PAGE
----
The Oscar-winning movie mogul, one of Hollywood's most influential powerbrokers who was able to make or break careers.
The Oscar-winning movie mogul, one of Hollywood's most influential powerbrokers who was able to make or break careers, was forced out of his own company on Sunday as the scandal mushroomed.
The Weinstein Company's board said it had sacked him "in light of new information about misconduct" in an explosive New York Times article detailing decades of legal settlements stemming from sexual harassment allegations by numerous women.
The 65-year-old tycoon, who was said to have been fighting to remain at the company, issued a bizarre statement apologizing for his actions without addressing any specific allegations, misquoting the rapper Jay Z, and appearing in part to justify his behavior.
"I came of age in the '60s and '70s, when all the rules about behavior and workplaces were different. That was the culture then," said Weinstein, a prominent Democratic Party donor whose personal wealth is estimated at around $150 million.
Despite the apology, the father-of-two, who is married to English fashion designer Georgina Chapman, says he is planning to sue the Times over reporting his legal team denounced as "saturated with false and defamatory statements."
According to the Times, Weinstein's allegedly inappropriate behavior goes back nearly three decades and he has reached private settlements with at least eight women.
Many of his accusers were young women hoping to break into the industry, including celebrities such as Rose McGowan and Ashley Judd.
They allege a range of misconduct, including that Weinstein forced them to massage him or watch him naked and promised to help advance their careers in exchange for sexual favors.
One woman accused him in a follow-up article by the Huffington Post of cornering her in a New York restaurant and pleasuring himself in front of her.
Weinstein "has acknowledged mistakes he has made" and is "reading books and going to therapy" his advisor, the celebrity lawyer Lisa Bloom, said after the Times story broke.
Bloom, known for her rights advocacy and representation of women who lodged allegations against Bill Cosby and Bill O'Reilly, announced on Saturday however that she was resigning from Team Weinstein.
President Donald Trump -- who has faced sexual misconduct allegations of his own from more than a dozen women -- weighed into the controversy over the weekend, saying he was "not at all surprised" by the claims targeting Weinstein.
The movie magnate's scandal looks certain to destroy his status as something of a legend in Hollywood, earned over decades of producing movies loved by the public and critics alike.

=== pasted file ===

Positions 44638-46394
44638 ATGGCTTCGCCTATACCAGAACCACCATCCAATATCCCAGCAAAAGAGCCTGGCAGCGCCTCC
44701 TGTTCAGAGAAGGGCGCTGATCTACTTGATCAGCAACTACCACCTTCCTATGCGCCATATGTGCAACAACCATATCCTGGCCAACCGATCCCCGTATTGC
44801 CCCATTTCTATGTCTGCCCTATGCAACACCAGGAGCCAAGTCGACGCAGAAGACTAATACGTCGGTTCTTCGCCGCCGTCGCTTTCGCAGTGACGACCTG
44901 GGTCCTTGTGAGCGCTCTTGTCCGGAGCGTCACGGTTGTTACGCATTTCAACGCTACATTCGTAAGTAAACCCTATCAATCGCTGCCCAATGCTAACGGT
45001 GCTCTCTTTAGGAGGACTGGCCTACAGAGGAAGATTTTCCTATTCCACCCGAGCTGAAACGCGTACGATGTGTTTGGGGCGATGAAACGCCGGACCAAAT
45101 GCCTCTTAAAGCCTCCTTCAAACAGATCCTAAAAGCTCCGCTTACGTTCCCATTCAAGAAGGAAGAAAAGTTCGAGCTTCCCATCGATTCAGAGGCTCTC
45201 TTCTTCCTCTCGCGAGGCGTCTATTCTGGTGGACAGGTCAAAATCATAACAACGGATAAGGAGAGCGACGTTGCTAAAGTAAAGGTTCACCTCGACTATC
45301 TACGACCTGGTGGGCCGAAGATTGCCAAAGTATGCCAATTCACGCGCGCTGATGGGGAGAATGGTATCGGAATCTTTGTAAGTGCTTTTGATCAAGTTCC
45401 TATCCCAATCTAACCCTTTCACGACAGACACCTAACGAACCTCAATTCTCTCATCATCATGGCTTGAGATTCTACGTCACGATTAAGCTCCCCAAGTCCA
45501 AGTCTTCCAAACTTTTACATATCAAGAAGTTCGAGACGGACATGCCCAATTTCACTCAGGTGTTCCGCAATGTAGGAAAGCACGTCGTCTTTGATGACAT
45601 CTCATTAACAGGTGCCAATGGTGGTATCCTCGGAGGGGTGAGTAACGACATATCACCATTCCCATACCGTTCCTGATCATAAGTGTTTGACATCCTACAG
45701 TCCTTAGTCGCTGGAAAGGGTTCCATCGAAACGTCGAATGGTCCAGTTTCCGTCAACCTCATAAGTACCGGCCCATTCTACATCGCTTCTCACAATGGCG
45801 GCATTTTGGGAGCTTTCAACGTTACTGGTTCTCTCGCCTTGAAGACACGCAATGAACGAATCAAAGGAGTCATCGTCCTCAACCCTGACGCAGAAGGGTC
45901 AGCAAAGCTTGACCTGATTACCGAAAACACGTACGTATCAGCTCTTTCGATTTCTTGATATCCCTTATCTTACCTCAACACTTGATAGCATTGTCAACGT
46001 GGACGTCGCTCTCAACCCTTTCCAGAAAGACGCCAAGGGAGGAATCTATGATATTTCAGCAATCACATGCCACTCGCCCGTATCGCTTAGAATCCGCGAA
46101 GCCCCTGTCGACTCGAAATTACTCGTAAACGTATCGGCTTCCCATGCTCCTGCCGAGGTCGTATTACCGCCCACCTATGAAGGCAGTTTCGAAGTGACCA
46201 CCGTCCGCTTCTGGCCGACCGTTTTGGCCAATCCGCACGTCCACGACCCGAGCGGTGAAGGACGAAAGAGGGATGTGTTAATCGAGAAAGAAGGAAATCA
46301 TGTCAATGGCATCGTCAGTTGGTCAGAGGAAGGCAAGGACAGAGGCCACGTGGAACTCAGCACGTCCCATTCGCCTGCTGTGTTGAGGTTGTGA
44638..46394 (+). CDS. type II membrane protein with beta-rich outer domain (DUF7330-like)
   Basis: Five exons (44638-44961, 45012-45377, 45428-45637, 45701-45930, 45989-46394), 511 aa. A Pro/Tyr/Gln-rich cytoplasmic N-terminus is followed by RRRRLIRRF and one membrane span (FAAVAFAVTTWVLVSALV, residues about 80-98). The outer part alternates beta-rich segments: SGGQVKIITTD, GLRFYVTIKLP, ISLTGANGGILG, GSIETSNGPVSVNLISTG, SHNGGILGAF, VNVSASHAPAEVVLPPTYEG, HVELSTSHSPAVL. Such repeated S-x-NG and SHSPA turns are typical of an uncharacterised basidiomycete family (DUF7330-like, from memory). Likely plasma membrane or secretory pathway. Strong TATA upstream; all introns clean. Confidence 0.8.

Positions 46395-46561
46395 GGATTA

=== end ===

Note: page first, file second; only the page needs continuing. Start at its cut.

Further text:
Before the Weinstein Company, with his younger brother Bob he co-founded Miramax Films -- named after his mother Miriam and father Max -- in 1979.
Miramax was sold to Disney in 1993 and the Weinstein brothers left the company in 2005 to start their own movie studio.
The numerous films he has steered to Academy Awards glory include "The Artist," "The King's Speech," "The Iron Lady" -- which won best actress Oscar for Streep as former British premier Margaret Thatcher -- as well as "My Week with Marilyn" about screen idol Marilyn Monroe.
Miramax hits include 1998's "Shakespeare in Love," for which Weinstein shared a best picture Oscar.
Over his three-decade career he has produced more than 300 projects, including Cannes-winning "Pulp Fiction" (1994), "Pret a Porter" in 1994, "The English Patient" (1996), and "Gangs of New York" in 2002.
The burly executive is famous for his ability to orchestrate Oscars campaigns and reputedly works his films' cast and crew hard.
Streep -- who is famously protective of her family life, shunning the Hollywood publicity machine -- was apparently made to earn every penny of her fee on the promotion circuit for "The Iron Lady."
At the 2012 Golden Globes, she followed the advice of the host, British comic Ricky Gervais, who joked that winners should limit their acceptance speeches to thanking their agents and God.
"I just want to thank my agent and God -- Harvey Weinstein," retorted Streep, prompting laughter and raised eyebrows from the audience.
"The punisher. Old Testament, I guess," added the actress.
Streep, 68, broke her silence on the controversy on Monday in a statement first published by the Huffington Post, in which she said she was "appalled" by the "disgraceful" news and had no idea about the allegations.
Fellow Oscar winner Judi Dench, who has credited much of her success to Weinstein and famously revealed she had a fake tattoo of his initials applied to her buttocks, said in a statement to Newsweek she was "horrified" and also denied any knowledge of the accusations.
As the firestorm of controversy threatening to bury the producer's career has continued to escalate, several other entertainment industry figures have spoken out to condemn Weinstein.
They include actors Seth Rogan, Lena Dunham and Patricia Arquette, director James Gunn, fellow producer Judd Apatow and Mika Brzezinski, co-host of MSNBC's "Morning Joe" news program.
Ann Fromholz, an employment lawyer in Pasadena, southern California, said however people shouldn't assume that Tinseltown has heard the last of Harvey Weinstein.
"There would be risks in a company bringing him back, hiring him again, contracting with him again," she told AFP.
"And yet I wouldn't be remotely surprised if, after some period of time had passed, he were to come back."